When we properly understand Onan’s sin, it becomes immediately more relevant in at least two ways.  One of these ways is within the story itself.  As Onan’s method of contraception (for that is what it was, in an albeit primitive form) was related to the exploitation of women as prostitutes and the attempt to separate sex from procreation, the incident helps the reader to understand the way in which Tamar, a virtuous young woman, was largely taken advantage of and exploited by Judah and his sins in ways that were flagrantly unrighteous.  Since Judah later on would mistake Tamar for a prostitute and give her his signet ring and staff as collateral for her price, and then would attempt to have her killed when she became pregnant with his children, Onan’s treatment of Tamar like a prostitute would merely be acting like a chip off the old block.  Like father, like son it can be unkindly said.  Fortunately, evidence suggests [2] that not everyone in the family was a moral pygmy, as Tamar’s reputation enjoyed a great restoration later on as she was hailed for her creativity and guts in ensuring herself an honorable place and in obtaining the children she sought from Judah’s family, even if in unconventional ways.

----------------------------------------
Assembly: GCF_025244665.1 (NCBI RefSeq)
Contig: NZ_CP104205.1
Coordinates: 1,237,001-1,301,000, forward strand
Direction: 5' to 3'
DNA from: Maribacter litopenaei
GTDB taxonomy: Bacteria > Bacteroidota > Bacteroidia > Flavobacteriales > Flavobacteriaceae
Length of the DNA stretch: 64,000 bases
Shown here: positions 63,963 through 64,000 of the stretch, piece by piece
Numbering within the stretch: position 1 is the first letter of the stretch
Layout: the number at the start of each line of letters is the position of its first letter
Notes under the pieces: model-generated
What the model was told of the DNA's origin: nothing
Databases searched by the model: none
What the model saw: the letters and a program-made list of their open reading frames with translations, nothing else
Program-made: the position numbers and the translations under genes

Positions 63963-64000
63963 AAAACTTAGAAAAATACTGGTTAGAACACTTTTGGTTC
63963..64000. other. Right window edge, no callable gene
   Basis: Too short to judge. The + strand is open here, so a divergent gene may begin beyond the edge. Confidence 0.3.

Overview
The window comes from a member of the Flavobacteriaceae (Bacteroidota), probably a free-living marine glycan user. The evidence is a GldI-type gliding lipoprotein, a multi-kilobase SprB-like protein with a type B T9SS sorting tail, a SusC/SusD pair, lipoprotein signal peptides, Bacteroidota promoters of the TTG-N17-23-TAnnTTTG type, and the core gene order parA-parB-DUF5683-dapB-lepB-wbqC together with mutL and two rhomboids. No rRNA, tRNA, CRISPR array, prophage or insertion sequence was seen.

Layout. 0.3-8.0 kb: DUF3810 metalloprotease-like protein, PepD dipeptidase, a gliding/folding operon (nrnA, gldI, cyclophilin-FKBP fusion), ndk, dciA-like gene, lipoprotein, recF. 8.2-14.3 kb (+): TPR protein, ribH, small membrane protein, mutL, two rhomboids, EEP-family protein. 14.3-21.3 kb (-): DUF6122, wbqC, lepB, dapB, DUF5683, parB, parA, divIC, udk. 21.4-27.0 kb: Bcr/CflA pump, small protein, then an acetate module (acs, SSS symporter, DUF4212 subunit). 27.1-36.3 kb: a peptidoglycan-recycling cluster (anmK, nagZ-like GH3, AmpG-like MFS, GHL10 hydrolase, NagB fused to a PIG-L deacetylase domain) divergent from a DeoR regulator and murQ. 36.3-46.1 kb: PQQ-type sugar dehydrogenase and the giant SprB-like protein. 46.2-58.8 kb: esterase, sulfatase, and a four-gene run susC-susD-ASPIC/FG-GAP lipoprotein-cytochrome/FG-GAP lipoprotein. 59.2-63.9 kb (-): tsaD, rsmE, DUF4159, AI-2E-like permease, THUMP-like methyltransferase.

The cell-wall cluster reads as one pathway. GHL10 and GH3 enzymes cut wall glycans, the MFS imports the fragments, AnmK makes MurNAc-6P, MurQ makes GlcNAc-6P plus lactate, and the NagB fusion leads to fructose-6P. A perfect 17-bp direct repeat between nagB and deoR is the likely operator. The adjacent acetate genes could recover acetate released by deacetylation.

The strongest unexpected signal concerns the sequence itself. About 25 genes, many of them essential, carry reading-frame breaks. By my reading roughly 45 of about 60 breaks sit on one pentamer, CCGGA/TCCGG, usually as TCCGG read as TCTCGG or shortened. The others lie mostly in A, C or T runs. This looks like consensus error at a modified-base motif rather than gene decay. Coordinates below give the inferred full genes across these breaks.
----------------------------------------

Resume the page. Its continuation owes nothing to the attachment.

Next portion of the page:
When we look at the sin of Onan in attempting to separate the enjoyment of sex from the responsibility of bearing children and taking care of them, we may see a characteristic sin of our time.  The Bible views the opening and the closing of wombs as the responsibility of God, and views as a sign of wickedness the attempts by mankind to control pregnancy through various means of birth control.  To enjoy sex without wishing to take upon oneself the responsibility of parenting, or the desire to avoid the risk of unwanted offspring, is to sin against a God who desires godly offspring and who has tolerated the channeled the sexual urges of people into heterosexual marriage for the purpose of having godly offspring to be a part of His family.  This is one of the more pointed stories that indicate the hostility that God has to attempts by mankind to shirk the responsibility to be fruitful and multiply.  And while masturbation is indeed sterile from the point of not bearing seed, it is rather the attempt of Onan (and many in the contemporary world) to enjoy the pleasures of sex while seeking to avoid the responsibilities and the repercussions of childrearing that earn God’s judgment.  And if people are not struck down nowadays in the manner that Onan was, that is a matter of God’s mercy rather than His change of opinion about such matters.  Perhaps it would be wise for us to dwell a bit more often on the sin of Onan, seeing as it speaks very much to our own age and its rebellious attitudes to the first command given to mankind to be fruitful and multiply, a commandment that our age rebels against at every turn.